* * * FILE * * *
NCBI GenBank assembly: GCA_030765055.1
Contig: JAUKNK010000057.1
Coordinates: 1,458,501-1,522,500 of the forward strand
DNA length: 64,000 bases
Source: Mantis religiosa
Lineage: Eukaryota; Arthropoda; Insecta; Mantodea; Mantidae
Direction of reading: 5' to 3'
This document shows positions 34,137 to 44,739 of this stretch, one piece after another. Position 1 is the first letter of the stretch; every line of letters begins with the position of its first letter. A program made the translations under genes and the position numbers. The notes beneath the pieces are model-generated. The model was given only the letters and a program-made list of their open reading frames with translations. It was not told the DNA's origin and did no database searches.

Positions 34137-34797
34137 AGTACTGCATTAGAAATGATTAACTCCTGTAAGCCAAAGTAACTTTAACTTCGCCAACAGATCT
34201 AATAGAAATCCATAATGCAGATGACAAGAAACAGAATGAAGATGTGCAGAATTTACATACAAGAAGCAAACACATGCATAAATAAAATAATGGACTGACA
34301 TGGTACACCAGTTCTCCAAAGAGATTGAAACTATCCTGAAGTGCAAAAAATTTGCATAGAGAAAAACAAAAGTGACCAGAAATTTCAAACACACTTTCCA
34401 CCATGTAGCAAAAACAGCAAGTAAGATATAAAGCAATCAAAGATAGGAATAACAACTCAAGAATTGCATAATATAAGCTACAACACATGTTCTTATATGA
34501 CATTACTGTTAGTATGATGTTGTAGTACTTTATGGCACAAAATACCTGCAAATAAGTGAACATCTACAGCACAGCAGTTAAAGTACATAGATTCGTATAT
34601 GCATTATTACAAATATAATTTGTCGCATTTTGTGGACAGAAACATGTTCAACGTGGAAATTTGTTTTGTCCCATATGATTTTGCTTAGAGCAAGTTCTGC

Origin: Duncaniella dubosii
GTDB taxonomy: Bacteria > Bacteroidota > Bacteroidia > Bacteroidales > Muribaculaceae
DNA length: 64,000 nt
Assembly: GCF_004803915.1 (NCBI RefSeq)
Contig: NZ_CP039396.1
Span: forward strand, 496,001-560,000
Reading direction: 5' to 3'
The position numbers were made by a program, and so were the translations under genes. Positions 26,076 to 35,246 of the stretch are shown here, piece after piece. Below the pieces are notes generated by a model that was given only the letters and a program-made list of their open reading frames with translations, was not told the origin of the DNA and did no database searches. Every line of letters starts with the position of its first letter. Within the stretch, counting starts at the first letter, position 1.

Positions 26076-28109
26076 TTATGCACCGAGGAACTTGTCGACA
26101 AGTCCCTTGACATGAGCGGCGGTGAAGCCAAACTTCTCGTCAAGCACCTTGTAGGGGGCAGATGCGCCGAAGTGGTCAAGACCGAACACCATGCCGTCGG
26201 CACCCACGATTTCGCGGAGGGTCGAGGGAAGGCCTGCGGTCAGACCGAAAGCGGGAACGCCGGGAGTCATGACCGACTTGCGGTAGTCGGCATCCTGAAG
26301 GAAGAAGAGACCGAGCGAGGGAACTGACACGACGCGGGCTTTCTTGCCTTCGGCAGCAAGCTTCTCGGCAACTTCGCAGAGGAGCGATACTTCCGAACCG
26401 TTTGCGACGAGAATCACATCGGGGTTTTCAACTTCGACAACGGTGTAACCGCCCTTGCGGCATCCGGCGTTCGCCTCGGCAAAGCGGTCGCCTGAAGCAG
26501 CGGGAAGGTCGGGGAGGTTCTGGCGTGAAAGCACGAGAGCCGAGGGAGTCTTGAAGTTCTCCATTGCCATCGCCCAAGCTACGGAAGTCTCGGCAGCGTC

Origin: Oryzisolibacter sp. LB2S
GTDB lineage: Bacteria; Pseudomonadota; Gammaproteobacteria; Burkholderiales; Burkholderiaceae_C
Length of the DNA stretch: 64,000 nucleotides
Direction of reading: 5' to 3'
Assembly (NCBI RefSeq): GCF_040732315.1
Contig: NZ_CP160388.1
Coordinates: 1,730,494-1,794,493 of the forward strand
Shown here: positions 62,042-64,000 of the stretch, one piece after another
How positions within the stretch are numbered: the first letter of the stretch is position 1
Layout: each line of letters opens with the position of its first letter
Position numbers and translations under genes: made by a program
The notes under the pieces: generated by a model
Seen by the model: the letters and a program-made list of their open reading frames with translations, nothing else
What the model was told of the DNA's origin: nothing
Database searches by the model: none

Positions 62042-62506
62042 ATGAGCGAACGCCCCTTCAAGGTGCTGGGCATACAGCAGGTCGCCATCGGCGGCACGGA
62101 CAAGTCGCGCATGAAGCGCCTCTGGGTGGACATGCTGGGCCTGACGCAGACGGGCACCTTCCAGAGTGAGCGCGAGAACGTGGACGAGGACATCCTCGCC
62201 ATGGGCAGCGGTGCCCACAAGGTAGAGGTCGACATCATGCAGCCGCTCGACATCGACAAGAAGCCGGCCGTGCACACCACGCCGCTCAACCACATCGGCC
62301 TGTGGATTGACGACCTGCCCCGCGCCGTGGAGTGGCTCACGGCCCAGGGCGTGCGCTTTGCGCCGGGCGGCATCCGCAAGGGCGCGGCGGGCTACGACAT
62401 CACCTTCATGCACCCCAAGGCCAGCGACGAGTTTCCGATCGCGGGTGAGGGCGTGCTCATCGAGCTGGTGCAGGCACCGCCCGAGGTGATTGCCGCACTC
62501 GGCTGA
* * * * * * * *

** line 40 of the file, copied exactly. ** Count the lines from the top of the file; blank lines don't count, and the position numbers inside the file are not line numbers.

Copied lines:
Layout: each line of letters opens with the position of its first letter